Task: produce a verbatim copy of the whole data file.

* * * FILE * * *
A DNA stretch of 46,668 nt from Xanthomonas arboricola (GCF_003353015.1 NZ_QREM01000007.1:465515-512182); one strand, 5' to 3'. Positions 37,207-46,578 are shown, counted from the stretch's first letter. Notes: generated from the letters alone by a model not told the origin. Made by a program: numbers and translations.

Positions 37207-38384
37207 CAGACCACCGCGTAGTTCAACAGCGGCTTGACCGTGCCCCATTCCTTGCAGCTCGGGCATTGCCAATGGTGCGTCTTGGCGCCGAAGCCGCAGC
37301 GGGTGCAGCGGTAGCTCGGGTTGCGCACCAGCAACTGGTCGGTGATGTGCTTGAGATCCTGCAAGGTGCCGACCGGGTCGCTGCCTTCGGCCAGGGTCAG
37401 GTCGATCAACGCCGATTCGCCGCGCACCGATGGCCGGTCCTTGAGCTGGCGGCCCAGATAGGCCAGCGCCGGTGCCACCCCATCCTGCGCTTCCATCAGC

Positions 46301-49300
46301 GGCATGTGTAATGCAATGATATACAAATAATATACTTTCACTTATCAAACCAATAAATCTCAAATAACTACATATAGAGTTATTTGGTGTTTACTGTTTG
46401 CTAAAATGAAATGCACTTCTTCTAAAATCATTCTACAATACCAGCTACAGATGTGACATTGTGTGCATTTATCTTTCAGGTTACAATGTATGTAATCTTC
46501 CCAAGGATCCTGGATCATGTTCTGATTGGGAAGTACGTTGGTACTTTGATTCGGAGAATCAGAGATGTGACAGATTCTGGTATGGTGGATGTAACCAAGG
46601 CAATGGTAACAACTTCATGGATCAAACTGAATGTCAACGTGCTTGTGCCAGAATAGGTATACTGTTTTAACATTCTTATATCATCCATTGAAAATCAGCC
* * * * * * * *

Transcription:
A DNA stretch of 46,668 nt from Xanthomonas arboricola (GCF_003353015.1 NZ_QREM01000007.1:465515-512182); one strand, 5' to 3'. Positions 37,207-46,578 are shown, counted from the stretch's first letter. Notes: generated from the letters alone by a model not told the origin. Made by a program: numbers and translations.

Positions 37207-38384
37207 CAGACCACCGCGTAGTTCAACAGCGGCTTGACCGTGCCCCATTCCTTGCAGCTCGGGCATTGCCAATGGTGCGTCTTGGCGCCGAAGCCGCAGC
37301 GGGTGCAGCGGTAGCTCGGGTTGCGCACCAGCAACTGGTCGGTGATGTGCTTGAGATCCTGCAAGGTGCCGACCGGGTCGCTGCCTTCGGCCAGGGTCAG
37401 GTCGATCAACGCCGATTCGCCGCGCACCGATGGCCGGTCCTTGAGCTGGCGGCCCAGATAGGCCAGCGCCGGTGCCACCCCATCCTGCGCTTCCATCAGC

Positions 46301-49300
46301 GGCATGTGTAATGCAATGATATACAAATAATATACTTTCACTTATCAAACCAATAAATCTCAAATAACTACATATAGAGTTATTTGGTGTTTACTGTTTG
46401 CTAAAATGAAATGCACTTCTTCTAAAATCATTCTACAATACCAGCTACAGATGTGACATTGTGTGCATTTATCTTTCAGGTTACAATGTATGTAATCTTC
46501 CCAAGGATCCTGGATCATGTTCTGATTGGGAAGTACGTTGGTACTTTGATTCGGAGAATCAGAGATGTGACAGATTCTGGTATGGTGGATGTAACCAAGG
46601 CAATGGTAACAACTTCATGGATCAAACTGAATGTCAACGTGCTTGTGCCAGAATAGGTATACTGTTTTAACATTCTTATATCATCCATTGAAAATCAGCC